To further explain this type of “lazy aikido” body movement, I’d like to share with you a story from last week’s “strange” class. (Maybe I’ll call that one night a week class where we work on the more unorthodox stuff the “strange” class from now on.) The past couple weeks I’ve been busier than ever at school as we approach final exams and I somehow got convinced to extend English club for another day after school. Also, I’ve been job searching/finding and trying to prepare for a big move that will create huge changes in my daily life which is taxing a lot of my mental and physical energy. Through this, I’ve tried to keep aikido my sole pillar of stability and have been going as much as possible. But I’ve also been getting less sleep and stressing my body more which antagonizes everything making aikido just a bit harder to get to. Due to these circumstances, I was running a little late to the “strange” class which means I missed a car ride with sensei and instead rode my granny bike for 45 minutes to the next town over.
When I arrived at class I was incredibly exhausted; physically but even more so mentally. Regardless, I was absolutley elated to be at the dojo warming up while I watched the others start class. On the brink of delusional bliss, if you will. When I joined the others on the mat, I had zero extra energy to move or talk uneccessarily. I couldn’t do anything except just stare at sensei doing the techniques and then try to copy them as best as possible. When I went to the front of the line to try the first technique myself, sensei walked up to grab my hand, I tried to move into the right technique, and he just stood there unnaffected while staring and smiling at the shoulder I was trying to flex in order to move my hand. He just shook his head. I laughed and tried it on the next person; unsuccessfully. Then the next and the next and then it was someone elses turn. I didn’t even realize it at the time, but now I’m actually pretty impressed by my lack of “overcompensation” if I do say so myself. Maybe at an earlier time in this same situation my mind would flare up: “HOW DO YOU DO THIS TECHNIQUE?!?!?!” My emotions: “Why is sensei being such a dick?” And my body as well; when being met with sensei’s strong grip, just flail my shoulder and use my strength to get him on the ground. Instead, I laughed at myself and moved on to trying it on the other partners. When it was their turn, I stared in complete fascination to the workings of the technique; but what I really saw was a lot of mistakes.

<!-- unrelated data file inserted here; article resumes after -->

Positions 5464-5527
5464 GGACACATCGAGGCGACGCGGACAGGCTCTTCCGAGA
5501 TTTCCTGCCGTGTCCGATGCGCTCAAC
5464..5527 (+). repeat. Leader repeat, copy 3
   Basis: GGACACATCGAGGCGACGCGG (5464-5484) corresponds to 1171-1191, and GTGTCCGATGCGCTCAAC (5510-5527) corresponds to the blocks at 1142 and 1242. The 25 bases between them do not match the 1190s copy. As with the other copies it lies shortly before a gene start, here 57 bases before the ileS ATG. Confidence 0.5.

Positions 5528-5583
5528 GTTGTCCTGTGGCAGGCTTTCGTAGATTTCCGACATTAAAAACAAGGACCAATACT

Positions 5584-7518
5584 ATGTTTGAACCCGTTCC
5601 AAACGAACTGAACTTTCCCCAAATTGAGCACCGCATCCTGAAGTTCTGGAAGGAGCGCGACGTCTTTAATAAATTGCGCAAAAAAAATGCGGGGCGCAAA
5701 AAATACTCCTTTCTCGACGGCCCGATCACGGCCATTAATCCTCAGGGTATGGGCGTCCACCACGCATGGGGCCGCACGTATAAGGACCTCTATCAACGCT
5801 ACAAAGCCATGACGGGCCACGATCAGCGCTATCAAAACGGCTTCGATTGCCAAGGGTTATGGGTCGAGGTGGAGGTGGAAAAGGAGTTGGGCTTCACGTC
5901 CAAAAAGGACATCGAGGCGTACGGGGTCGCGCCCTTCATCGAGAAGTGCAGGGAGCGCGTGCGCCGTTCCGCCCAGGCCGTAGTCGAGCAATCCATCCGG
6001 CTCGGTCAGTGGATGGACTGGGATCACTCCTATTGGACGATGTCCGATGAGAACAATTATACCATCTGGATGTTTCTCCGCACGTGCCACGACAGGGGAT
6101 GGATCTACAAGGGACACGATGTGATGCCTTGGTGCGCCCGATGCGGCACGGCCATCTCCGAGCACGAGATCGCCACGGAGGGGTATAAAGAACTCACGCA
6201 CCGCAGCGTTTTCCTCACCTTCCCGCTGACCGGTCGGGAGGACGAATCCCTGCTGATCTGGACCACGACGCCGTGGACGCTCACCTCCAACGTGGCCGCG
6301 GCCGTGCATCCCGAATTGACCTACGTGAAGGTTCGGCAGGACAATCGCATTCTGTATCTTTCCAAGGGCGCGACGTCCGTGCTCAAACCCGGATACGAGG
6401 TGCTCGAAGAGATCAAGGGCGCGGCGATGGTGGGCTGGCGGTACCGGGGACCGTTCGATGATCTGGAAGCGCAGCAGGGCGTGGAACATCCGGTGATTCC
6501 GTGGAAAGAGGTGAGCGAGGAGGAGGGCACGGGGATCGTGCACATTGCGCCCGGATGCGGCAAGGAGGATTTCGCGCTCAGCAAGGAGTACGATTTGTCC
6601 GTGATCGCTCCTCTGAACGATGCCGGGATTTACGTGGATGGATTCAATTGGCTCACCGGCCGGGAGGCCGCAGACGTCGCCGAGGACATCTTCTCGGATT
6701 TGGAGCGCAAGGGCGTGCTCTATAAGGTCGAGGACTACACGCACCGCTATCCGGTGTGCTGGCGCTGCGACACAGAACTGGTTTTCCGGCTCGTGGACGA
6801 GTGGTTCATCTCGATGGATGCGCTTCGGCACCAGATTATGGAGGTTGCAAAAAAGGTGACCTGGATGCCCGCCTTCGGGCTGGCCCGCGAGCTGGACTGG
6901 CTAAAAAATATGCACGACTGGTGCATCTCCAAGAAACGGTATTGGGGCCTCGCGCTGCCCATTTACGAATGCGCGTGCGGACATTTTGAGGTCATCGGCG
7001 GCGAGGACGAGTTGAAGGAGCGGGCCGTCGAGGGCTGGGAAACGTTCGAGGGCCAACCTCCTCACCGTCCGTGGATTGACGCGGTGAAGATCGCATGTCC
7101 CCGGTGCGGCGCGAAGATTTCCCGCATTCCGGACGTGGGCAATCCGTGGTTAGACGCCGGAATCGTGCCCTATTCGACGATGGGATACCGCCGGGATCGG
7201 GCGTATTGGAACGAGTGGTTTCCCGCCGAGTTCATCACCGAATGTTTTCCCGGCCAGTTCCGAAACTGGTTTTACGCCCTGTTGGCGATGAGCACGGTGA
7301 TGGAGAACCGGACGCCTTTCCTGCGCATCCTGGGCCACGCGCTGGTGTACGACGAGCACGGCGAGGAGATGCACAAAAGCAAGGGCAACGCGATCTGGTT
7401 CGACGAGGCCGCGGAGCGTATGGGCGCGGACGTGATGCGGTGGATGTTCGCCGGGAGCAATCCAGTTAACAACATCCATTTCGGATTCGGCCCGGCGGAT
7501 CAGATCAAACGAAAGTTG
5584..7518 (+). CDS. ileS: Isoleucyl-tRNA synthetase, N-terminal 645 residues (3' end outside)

It is blaringly obvious that in these “strange” classes, sensei is trying to get us to move so as to not use strength against strength. But often times our efforts devolve to working with the goal of class on the other three nights of the week, which is simply executing the technique. That doesn’t fly here during “strange” nights. You might be getting your partner to the end of the technique without doing it properly, but if you’re lucky, sensei won’t budge and will make your weaknesses blaringly obvious. There’s one particular blackbelt who is always trying to overcompensate and finish the technique, but makes it a blundering mess, though he does get his partner on the ground. Sensei corrects him here and there, but won’t make a fuss about it and definitely doesn’t stress himself by repeating the same hints over and over and over again. When I look at this particular blackbelt, I see sincere training, but he’s making very slow progress because I don’t think he sees exactly what sensei is trying to teach us. I, on the other hand, made phenomenal improvement going from not doing the technique at all to getting people on the floor with little uneccessary effort. This made sensei very happy and the other blackbelts very confused because this lowly shiroebi was doing what they couldn’t.
I don’t mean to be coming of as arrogant in any way in relaying my stories and impressions. The day after that particular class I went to school and told the story to my advisor and best friend at work, but after I said the words, “I was doing better than the other blackbelts in class last night …” he stopped listening to me right there before I got to the “whys” and “hows” and was somehow stuck on that initial phrase.
Who knows what he was thinking when I continued telling the story, but I don’t think it was about the details of my story.
Who knows what that blackbelt is thinking when he’s doing technique, but I don’t think it’s what sensei is trying to teach him.
What was I thinking about when I did an aikido technique on my neck tie?
Probably about how unbearably hot it’s going to get here in Toyama in about a month’s time.